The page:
Evidence, Day One

Albany Airport, security. A scene in which a TSA Security Officer makes me laugh. 

Young Man working the lines: Miss, is this your bag?
Me: Yes.
YM: Please step over to the side with me.

Do you have anything sharp in here?
I ... don't ... think so. 
Neither do I. Opens front pocket of laptop satchel and takes out a large bag of walnuts and raisins. 
Ah ...this is what the camera caught. Inspects walnuts and raisins bag carefully, turning it over and over.

Where's the chocolate?
We have to ask, you know. Any time we have a situation like this.
 

L1090038.jpg

Newark Airport, waiting for a flight to San Francisco. A scene in which we learn that many of us have a California.

We wander from the crowded waiting area to a vast empty space where a little boy is looking out the window.

Me: Asking the dumbest question possible: Are you going on a big airplane today?
Little Boy: Yes we are going to ... ... California.
So are we! I'll bet we're on the same airplaine!
LB: A bit confused about this. My granny lives in California. Are you going to MY California?
Dad, sensing child might be in danger talking to strangers, leaves Mom in restaurant with littler brother to join us. Small talk ensues.

Where are you from?
Where are you going?
Who are you going to visit?

We live in Chappaqua, we used to live in Los Altos. We are going to see my parents in Napa.
My brother lives in Los Altos. I used to teach in the town next door to Chappaqua. Did your parents fare OK in the fires?

Barely. Their car was packed and they were ready to go, but the fires didn't reach them. We're looking forward to being with them. 
Enjoy your trip! Enjoy your family.
Have fun in Lake Tahoe. Happy Thanksgiving!

Walking away, Little Boy: Will we see them at Granny's?

San Francisco Airport, waiting for a flight to Reno. A scene in which we learn that more than one of us has a Coco. 

We are among the last to board. In front of us a man pushes a woman in a wheelchair. She is holding two shopping bags and a cane. She looks very elegant and is probably in her 70s. There is a ramp down and then we all go outdoors to walk a distance and navigate stairs up to the airplane. The man deposits the wheelchair woman at the foot of the ramp. It's clear that walking is no easy task for her.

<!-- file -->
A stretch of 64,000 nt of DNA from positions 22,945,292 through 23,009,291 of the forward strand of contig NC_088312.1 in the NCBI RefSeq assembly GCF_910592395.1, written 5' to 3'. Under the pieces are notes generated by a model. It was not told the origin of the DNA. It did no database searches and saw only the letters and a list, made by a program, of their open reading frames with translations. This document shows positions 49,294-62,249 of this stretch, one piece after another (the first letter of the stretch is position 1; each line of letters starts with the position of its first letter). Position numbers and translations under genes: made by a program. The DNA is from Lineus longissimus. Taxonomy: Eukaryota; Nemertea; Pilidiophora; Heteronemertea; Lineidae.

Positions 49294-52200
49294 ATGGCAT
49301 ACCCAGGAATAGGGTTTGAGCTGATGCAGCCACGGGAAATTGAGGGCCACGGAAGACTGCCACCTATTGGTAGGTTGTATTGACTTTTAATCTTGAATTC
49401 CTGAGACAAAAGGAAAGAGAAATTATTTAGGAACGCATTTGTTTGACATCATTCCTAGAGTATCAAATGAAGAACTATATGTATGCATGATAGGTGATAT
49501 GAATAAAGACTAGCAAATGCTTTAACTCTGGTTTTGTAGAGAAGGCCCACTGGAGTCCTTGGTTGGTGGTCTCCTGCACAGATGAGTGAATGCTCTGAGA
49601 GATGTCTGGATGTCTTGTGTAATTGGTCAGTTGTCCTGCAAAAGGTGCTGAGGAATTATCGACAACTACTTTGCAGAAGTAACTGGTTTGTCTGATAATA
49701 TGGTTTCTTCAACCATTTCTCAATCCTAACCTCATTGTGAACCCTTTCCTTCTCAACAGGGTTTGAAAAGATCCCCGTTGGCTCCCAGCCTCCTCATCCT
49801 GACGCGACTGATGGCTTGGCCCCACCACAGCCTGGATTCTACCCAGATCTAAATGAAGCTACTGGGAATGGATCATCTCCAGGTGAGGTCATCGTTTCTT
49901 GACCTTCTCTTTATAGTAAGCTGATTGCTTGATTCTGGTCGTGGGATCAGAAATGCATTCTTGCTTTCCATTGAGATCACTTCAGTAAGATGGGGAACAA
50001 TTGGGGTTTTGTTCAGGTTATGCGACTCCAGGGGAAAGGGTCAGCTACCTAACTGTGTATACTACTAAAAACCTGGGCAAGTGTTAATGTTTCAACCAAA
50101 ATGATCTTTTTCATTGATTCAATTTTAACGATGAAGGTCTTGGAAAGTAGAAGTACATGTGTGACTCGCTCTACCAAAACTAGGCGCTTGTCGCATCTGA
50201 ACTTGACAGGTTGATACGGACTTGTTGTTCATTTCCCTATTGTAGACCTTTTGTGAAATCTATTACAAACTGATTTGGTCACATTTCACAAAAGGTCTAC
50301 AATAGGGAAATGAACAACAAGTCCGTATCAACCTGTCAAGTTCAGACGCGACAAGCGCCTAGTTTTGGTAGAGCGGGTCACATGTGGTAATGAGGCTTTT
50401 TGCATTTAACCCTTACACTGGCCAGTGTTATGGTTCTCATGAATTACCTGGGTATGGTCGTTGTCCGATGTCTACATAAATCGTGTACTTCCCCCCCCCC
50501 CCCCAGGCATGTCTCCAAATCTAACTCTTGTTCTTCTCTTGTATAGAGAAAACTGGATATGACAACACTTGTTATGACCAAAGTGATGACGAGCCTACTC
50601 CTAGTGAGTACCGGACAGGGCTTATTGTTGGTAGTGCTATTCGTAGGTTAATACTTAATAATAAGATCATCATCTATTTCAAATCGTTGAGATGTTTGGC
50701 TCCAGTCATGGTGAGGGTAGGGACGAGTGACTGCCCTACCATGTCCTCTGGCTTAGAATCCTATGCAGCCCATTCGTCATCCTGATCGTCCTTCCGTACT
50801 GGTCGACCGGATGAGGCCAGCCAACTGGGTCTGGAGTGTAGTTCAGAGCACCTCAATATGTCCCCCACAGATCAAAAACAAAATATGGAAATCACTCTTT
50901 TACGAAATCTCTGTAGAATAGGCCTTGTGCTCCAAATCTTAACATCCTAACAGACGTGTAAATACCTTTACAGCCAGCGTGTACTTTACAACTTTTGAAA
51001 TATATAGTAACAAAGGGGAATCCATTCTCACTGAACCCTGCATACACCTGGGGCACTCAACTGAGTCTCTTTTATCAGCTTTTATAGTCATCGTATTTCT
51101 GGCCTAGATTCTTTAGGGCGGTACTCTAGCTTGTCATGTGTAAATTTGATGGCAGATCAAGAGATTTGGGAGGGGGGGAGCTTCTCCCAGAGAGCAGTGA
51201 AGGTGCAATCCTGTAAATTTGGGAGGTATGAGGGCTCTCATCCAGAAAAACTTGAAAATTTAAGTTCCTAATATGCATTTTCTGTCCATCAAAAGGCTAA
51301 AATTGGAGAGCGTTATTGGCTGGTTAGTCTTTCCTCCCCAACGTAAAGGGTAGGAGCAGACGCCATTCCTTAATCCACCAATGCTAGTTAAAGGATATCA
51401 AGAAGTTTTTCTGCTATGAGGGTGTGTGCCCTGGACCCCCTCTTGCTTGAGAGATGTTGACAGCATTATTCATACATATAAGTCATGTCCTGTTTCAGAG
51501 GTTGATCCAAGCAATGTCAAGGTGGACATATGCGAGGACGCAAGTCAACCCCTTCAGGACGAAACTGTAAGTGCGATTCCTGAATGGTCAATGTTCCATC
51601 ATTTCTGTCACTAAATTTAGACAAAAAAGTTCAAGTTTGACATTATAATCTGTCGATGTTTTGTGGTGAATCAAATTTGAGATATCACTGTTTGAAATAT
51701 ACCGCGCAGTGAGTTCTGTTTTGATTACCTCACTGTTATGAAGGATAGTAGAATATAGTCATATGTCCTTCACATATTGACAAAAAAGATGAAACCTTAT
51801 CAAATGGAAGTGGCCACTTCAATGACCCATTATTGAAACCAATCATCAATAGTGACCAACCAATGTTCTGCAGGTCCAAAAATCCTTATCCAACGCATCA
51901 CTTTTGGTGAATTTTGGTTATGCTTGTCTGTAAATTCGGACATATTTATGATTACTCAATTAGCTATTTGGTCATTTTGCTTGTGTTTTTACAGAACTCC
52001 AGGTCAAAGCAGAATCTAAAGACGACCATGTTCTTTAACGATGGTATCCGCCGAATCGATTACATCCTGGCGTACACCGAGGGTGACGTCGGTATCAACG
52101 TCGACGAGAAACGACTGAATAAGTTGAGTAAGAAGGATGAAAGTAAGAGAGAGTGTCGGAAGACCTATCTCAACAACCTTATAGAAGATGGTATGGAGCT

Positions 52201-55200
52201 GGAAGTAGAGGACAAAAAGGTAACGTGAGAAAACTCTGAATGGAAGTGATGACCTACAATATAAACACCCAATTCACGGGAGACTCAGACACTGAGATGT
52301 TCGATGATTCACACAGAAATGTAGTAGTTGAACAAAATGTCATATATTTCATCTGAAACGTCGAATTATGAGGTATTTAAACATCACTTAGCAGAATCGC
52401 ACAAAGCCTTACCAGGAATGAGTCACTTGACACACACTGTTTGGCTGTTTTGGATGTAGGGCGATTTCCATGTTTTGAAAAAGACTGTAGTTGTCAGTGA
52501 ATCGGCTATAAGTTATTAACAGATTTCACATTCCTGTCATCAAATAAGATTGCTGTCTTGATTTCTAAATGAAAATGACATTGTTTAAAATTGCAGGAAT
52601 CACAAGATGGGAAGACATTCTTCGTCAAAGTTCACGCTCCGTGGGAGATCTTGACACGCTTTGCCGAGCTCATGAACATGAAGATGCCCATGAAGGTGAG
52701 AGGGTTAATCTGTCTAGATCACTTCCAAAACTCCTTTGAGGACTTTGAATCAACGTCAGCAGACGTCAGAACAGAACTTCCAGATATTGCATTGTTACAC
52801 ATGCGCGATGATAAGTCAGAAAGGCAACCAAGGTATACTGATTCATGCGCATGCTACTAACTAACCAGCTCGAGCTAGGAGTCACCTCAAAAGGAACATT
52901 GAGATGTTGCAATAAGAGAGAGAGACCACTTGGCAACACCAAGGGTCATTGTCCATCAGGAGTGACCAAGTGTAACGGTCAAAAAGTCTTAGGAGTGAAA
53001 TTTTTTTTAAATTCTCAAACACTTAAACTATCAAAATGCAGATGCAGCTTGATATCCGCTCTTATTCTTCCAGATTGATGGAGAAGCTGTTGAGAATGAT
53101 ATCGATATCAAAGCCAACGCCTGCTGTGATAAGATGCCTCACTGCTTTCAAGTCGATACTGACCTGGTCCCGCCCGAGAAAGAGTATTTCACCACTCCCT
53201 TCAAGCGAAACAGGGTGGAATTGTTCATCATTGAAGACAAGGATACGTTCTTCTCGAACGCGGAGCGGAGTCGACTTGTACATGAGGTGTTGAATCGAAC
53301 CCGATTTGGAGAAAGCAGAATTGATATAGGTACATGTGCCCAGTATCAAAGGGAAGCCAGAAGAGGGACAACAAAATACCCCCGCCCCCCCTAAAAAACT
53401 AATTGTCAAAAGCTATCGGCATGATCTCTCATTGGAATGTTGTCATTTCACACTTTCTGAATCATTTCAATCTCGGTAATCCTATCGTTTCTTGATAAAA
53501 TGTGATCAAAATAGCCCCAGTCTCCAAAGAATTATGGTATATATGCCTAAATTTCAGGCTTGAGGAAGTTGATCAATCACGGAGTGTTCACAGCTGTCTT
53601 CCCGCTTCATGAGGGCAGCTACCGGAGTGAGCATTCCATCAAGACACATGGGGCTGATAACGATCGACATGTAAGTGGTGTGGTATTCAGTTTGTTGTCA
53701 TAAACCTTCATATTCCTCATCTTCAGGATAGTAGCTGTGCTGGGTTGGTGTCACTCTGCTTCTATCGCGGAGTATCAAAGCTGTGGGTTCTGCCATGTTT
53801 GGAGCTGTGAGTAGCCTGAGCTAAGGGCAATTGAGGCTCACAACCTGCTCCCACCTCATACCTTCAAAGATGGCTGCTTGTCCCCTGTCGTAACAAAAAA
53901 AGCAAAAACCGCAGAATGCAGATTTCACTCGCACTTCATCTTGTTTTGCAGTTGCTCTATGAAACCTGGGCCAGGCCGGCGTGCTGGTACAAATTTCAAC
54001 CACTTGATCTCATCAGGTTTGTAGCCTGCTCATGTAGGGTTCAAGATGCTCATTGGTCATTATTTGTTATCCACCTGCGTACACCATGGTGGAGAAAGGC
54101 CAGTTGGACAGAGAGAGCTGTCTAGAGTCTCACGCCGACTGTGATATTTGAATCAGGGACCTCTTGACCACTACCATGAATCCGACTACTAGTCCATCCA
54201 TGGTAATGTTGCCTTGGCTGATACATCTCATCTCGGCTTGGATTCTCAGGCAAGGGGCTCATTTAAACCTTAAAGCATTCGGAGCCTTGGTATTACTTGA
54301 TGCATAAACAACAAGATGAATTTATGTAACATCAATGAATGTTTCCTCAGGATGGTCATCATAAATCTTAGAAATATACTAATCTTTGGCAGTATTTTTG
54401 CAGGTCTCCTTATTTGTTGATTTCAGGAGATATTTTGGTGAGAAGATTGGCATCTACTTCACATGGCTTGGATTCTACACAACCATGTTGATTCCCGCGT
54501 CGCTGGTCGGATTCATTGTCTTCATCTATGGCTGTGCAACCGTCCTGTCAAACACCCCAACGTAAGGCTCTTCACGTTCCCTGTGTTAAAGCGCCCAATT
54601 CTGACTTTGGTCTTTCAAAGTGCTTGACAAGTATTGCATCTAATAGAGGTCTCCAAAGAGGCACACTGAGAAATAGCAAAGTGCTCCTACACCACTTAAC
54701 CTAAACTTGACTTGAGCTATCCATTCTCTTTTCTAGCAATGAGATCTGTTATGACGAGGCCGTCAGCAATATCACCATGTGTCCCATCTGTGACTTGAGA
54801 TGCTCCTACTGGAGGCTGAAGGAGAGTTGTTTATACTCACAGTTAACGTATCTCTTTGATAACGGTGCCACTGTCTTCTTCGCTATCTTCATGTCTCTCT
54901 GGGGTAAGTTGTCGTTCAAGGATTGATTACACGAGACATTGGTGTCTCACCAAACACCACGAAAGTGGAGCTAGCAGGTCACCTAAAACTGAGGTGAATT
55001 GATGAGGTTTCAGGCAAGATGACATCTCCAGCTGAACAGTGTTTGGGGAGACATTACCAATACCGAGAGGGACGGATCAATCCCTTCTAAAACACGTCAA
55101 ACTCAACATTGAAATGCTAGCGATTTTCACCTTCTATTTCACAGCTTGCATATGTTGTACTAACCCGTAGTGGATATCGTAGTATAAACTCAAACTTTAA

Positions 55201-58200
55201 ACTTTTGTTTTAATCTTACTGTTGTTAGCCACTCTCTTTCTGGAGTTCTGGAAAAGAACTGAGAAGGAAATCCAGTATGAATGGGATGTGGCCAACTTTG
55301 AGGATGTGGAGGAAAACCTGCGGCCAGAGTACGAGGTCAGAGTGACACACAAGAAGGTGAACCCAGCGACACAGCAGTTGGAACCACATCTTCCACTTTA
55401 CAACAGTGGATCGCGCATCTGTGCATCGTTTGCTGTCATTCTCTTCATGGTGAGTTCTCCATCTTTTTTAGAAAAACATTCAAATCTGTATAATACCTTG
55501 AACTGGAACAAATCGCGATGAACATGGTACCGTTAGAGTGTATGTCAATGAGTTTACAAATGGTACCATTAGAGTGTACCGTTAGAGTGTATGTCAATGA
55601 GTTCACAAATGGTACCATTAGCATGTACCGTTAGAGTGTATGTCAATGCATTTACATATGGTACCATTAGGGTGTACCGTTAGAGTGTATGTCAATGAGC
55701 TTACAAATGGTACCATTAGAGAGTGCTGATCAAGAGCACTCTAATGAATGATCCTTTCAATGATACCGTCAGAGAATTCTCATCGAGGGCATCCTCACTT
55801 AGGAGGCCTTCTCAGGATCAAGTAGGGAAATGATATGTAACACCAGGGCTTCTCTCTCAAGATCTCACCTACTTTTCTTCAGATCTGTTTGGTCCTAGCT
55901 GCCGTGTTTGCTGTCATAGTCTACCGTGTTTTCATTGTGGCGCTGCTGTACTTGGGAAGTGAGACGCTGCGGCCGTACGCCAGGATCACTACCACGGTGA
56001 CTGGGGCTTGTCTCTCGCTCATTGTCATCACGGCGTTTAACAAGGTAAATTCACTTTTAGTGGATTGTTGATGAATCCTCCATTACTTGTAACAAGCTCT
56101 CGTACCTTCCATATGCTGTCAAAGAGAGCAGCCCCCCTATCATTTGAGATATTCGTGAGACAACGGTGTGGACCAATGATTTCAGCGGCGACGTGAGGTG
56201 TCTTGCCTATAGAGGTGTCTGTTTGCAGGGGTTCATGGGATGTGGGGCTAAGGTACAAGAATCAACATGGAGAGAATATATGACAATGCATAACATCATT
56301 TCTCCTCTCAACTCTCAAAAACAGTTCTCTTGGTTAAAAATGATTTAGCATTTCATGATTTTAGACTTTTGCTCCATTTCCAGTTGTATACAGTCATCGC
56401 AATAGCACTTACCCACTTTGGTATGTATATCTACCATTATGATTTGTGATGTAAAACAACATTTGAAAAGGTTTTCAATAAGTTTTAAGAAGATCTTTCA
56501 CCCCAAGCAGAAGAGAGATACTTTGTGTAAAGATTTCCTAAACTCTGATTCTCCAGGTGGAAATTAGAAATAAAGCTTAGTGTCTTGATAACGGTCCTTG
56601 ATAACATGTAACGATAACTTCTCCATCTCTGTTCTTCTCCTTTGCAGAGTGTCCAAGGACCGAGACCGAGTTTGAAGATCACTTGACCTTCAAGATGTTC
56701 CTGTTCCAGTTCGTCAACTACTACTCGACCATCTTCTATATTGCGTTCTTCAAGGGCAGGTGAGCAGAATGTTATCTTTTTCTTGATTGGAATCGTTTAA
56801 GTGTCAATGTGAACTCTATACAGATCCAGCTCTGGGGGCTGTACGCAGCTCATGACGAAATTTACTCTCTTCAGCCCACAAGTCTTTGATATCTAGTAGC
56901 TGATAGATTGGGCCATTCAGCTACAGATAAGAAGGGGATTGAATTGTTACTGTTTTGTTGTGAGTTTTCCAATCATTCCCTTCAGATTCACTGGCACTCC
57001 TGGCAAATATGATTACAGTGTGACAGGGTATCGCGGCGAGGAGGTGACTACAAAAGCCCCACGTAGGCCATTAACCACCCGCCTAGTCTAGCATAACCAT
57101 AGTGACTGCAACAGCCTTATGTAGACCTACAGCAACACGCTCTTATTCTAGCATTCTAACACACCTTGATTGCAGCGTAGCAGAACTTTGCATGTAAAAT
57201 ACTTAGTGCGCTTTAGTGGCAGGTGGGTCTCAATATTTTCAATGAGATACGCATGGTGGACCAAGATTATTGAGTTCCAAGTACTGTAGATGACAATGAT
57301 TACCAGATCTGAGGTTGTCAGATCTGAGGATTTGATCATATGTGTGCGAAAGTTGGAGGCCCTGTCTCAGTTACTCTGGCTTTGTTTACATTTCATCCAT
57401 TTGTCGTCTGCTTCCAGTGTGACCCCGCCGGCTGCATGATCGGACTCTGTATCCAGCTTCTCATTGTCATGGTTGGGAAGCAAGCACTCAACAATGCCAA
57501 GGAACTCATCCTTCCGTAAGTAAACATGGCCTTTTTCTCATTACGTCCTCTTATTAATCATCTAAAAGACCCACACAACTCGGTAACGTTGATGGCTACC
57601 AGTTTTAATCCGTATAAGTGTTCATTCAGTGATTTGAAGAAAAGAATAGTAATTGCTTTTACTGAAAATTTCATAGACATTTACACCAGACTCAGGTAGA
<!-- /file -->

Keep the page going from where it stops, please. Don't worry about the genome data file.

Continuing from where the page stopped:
Me: Would it help you at all if I carried your bags?
Woman, not wanting to compromise her dignity but clearly in need of assistance. Perhaps you could carry this. Hands me her cane.

We walk behind her, very, very slowly. She uses the roping to steady her movement. Every step is a challenge. We talk.

Where are you from?
Where are you going?
Who are you going to visit?

She is going home. We are going home, too, in a sense. To the home that is my kids, their stories, their faces. "Home is wherever I'm with you," is what that cute song said that everyone was listening to a few years ago.

We are on the plane. I place the cane in the overhead compartment and the woman makes her way to her seat, a few rows behind ours. When it comes time to deplane, we wait for her. I carry her cane again, and her bags. A man with a wheelchair meets her. She thanks us.

We run into each other collecting our bags. She thanks us again. I bend down to her and offer my hand.

Tell me your name. My name is Melissa O'Brien.
Mrs. M ... And what is your name? to Coco.
My name is Coco.
Oh my, that's great. I have a dog named Coco.

It is not hard to find. But it does require some question-asking and some slowing down. There is evidence of kindness and good humor and connection everywhere all the time. Yes, most certainly everyone was looking at their phone everywhere we went yesterday. But the TSA man was funny early in the morning and the little kid owns a whole state and the elegant woman knows the benefits of a Coco, too. Inside of us our connective tissue holds everything together. Outside of us there are invisible strands of love, born of the stories of our lives, that connect us together into what we are: a giant, throbbing mass of humanity. I am not so different from the man with the brown skin checking bags; I love chocolate, too and believe that trail mix is incomplete without it. I am not so different from the little person staring out the airport window; I am mesmerized by airplanes taking off and big city skylines, too. I am not so different from the woman in the wheelchair with the chic shoes; I need help getting through this life, too. 

Amen.